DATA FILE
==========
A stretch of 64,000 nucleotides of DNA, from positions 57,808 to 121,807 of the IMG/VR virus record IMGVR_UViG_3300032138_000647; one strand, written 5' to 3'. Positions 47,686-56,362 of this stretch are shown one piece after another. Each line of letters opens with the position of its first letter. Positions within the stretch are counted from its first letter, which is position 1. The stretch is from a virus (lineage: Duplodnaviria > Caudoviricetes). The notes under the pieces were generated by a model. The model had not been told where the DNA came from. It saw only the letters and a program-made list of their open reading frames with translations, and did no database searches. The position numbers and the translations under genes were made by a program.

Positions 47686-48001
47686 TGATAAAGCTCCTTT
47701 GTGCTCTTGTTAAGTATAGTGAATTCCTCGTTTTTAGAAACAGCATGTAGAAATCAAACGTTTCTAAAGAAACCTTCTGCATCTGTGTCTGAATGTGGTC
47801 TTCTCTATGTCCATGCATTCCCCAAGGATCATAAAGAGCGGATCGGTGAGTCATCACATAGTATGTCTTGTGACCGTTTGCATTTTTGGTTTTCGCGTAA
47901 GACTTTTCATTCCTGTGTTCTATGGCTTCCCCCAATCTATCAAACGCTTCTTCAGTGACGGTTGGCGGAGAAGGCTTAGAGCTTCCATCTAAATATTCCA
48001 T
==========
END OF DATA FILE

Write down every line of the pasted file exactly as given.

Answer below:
A stretch of 64,000 nucleotides of DNA, from positions 57,808 to 121,807 of the IMG/VR virus record IMGVR_UViG_3300032138_000647; one strand, written 5' to 3'. Positions 47,686-56,362 of this stretch are shown one piece after another. Each line of letters opens with the position of its first letter. Positions within the stretch are counted from its first letter, which is position 1. The stretch is from a virus (lineage: Duplodnaviria > Caudoviricetes). The notes under the pieces were generated by a model. The model had not been told where the DNA came from. It saw only the letters and a program-made list of their open reading frames with translations, and did no database searches. The position numbers and the translations under genes were made by a program.

Positions 47686-48001
47686 TGATAAAGCTCCTTT
47701 GTGCTCTTGTTAAGTATAGTGAATTCCTCGTTTTTAGAAACAGCATGTAGAAATCAAACGTTTCTAAAGAAACCTTCTGCATCTGTGTCTGAATGTGGTC
47801 TTCTCTATGTCCATGCATTCCCCAAGGATCATAAAGAGCGGATCGGTGAGTCATCACATAGTATGTCTTGTGACCGTTTGCATTTTTGGTTTTCGCGTAA
47901 GACTTTTCATTCCTGTGTTCTATGGCTTCCCCCAATCTATCAAACGCTTCTTCAGTGACGGTTGGCGGAGAAGGCTTAGAGCTTCCATCTAAATATTCCA
48001 T